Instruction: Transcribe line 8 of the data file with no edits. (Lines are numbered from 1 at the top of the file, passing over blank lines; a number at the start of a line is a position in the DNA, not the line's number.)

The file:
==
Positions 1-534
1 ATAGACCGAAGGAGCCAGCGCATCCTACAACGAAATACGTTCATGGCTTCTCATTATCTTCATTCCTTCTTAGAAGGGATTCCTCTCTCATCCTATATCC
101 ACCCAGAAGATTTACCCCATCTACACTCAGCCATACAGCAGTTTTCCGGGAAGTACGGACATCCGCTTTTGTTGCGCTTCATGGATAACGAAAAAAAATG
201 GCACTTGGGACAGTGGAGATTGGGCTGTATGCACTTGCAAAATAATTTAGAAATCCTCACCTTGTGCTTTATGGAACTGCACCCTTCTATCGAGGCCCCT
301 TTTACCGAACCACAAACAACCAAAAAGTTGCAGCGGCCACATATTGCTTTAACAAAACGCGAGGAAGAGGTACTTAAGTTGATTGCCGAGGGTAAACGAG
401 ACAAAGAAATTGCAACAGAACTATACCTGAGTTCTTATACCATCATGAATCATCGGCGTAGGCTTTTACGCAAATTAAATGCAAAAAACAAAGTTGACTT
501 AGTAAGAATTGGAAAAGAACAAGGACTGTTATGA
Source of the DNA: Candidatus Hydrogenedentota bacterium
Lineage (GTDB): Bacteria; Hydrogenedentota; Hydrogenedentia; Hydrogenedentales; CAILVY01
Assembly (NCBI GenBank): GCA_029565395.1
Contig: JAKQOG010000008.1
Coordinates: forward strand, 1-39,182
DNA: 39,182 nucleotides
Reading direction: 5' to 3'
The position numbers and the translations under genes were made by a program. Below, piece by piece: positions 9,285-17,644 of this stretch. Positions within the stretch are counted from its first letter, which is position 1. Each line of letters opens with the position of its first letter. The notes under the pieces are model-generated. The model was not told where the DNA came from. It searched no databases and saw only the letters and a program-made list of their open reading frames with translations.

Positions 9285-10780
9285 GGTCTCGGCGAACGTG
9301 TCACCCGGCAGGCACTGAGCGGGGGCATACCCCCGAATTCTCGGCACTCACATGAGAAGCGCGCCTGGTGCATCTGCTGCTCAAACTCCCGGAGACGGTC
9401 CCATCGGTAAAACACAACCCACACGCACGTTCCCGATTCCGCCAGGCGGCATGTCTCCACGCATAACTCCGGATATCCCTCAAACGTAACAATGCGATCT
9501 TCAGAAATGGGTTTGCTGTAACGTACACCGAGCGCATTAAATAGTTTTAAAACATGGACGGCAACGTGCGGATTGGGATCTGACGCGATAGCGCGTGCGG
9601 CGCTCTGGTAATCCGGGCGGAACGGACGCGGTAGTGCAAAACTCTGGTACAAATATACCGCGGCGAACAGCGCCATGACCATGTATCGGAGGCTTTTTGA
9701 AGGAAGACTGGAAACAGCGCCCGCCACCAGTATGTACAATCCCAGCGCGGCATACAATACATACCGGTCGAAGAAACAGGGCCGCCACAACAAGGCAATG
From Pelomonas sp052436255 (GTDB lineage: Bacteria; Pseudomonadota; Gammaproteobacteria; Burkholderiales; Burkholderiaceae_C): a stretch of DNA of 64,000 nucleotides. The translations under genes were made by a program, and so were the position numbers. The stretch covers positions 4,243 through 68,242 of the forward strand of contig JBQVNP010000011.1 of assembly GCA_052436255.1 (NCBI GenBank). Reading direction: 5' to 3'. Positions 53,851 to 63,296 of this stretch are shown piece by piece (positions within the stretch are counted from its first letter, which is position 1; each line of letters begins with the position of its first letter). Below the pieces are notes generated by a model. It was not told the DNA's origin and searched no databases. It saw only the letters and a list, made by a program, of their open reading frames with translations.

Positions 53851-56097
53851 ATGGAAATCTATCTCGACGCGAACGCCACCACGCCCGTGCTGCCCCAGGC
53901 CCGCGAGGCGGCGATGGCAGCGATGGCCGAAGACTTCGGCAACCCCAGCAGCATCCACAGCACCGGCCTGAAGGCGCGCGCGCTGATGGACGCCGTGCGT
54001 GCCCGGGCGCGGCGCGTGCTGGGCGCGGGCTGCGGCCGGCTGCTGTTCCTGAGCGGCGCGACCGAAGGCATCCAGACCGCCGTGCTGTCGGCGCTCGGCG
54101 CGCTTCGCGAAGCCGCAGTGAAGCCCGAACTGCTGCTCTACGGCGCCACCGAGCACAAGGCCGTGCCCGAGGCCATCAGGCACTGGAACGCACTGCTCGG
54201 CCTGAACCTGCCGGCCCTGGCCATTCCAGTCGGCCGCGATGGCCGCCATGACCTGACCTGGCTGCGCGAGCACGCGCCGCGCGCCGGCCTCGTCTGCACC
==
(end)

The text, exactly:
Source of the DNA: Candidatus Hydrogenedentota bacterium